All of the kids were so excited and it was sweet seeing everyone so happy. When it was over, kids left with sugar-filled bellies and parents left with typical Korean consolation prizes consisting of toothpaste, bar soap and Kleenex boxes. It was a good day to be at Dae Hung Elementary School. (Poor Andrew, was stuck inside all day  teaching middle school...)

Oct. 20th-
Bulguska Temple
The first time we were in Korea, in 2009,  we stumbled upon a really famous temple, Bulguska, in the city of Gyeongju (located only a 45 min bus ride from Pohang). The colors around this temple were so gorgeous because of all the fall colors that we were excited to return to once again see the breathtakingly beautiful site. So on Saturday, Andrew and I boarded an intercity bus to take us to Gyeongju and then took another bus for 40 min to get to the temple. The place was packed with families having picnics and couples holding hands. With our camera around our neck we were ready for the views. Sadly, our expectations were let down as the site had not been as maintained as it was three years ago. The beautiful pond (see earlier blog post), is now covered in some sort of vegetation so that you can no longer see the water. Part of the beauty was seeing the gorgeous fall colors reflected in the pond. This time around, the leaves must have peaked a bit sooner and there was no reflection in site. A little saddened, we still enjoyed the day walking the hills of the temple and basking in the sun of a perfect fall day in Korea.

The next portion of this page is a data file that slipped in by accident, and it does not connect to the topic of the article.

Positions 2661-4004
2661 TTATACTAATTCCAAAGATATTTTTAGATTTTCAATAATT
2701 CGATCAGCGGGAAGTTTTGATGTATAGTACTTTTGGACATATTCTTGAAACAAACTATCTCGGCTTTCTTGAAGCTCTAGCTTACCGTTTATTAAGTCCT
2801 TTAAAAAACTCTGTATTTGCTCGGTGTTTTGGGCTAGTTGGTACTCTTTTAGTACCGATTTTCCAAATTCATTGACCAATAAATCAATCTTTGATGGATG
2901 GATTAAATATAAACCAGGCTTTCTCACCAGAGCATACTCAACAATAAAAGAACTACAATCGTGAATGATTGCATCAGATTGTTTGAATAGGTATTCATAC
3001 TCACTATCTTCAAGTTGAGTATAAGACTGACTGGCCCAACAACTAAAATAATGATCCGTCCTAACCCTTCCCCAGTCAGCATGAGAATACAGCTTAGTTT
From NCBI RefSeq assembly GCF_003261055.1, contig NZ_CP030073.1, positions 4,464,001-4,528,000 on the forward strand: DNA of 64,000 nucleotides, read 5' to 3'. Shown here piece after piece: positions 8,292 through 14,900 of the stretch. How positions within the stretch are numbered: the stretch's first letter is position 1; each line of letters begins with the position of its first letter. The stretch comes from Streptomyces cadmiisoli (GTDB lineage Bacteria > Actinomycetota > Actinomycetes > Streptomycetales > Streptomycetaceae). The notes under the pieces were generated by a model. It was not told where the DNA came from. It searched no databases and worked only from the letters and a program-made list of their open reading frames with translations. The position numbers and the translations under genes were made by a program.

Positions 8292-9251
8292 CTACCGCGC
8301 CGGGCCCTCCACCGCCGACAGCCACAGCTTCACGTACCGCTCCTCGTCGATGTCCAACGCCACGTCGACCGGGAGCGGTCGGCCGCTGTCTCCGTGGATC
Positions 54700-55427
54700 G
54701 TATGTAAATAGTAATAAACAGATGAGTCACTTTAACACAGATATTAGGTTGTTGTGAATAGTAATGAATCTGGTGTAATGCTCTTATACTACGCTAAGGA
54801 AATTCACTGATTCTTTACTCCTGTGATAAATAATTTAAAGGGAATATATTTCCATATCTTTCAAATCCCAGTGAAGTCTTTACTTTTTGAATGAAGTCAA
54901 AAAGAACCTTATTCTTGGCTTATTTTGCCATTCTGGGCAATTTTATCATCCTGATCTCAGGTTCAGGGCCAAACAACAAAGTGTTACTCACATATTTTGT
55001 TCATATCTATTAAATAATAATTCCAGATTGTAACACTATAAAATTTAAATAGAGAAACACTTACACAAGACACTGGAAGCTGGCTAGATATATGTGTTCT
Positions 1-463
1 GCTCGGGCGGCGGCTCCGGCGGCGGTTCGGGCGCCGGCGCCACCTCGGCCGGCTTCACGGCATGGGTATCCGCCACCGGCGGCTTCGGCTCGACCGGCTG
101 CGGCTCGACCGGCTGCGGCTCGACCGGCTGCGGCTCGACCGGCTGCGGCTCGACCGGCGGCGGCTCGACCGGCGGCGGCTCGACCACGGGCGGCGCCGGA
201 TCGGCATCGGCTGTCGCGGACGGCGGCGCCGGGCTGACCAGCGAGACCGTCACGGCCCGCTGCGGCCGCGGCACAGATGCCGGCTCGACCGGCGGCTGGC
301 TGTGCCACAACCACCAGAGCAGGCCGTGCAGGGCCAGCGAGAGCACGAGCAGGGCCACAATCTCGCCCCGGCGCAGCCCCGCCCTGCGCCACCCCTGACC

Random Picture Inclusion:
Andrew's weekly pick-up game with some of his middle school students. First it started out with four students. Then word spread fast that Andrew Teacher plays basketball. The numbers have since grown...

Thursday, October 4, 2012

Water.Fire.Light...and Cheesballs

Jinju City Lantern Festival
September 24th-
My co-teacher: “Sarah, we have three days off next week, because of holidays. So no school Mon- Weds.”

I wish I had been told prior to the Monday before. Andrew and I sat around talking about what we could do/where we could go for a five day weekend so we didn’t let this free vacation go to waste.

After a wild scramble of researching destinations, places to stay and pricing options, reality set in and sadly, we were unable to leave Korea. The most logical location was going to be Taipei, Taiwan, however, they were supposed to be hit by a tropical storm this past weekend, so we didn’t want to risk being hostel ridden as it typhoons…we already know what that feels like.  

So we went to plan B. Stay in Korea, but get out of Pohang for a little bit. So that’s what we did.

On September 29th, Andrew and I boarded a bus and headed to our “hometown” in Korea, Ulsan. We wanted to check out all of our old stomping grounds to see what had changed and what has stayed the same. After a quick hour and fifteen minutes, we arrived at a familiar bus terminal. I have to be honest. It was so strange being back in Ulsan. When we left in 2010, I never thought we would come back to Korea, let alone, step foot back in Ulsan.

Not much had changed to “new” downtown. We walked around a bit, got a smoothie and then got in a taxi to take a look around “old” downtown. Again, not much had changed. Some new shops replaced the old ones but the atmosphere was the same. We decided to save a little cash and walk the 30 min to our old apartment. Again, surreal feeling. As we approached our street, the first thing I noticed was my old school, and WOW, had that changed so much! Hakesong had gotten a fresh new paint job, an indoor gym with a skywalk connecting it to the main school and they got actual turf! No more dirt field! I was so excited for them, what a huge difference.

As we were about to board a bus to check out Andrew’s school, we passed his old haircut place. We took a thirty minute break so he could get his $10 haircut from a familiar face! Yeompo Elem. hadn’t changed much, but they got an indoor gym as well!
Costco: Cheeseballs and Crowds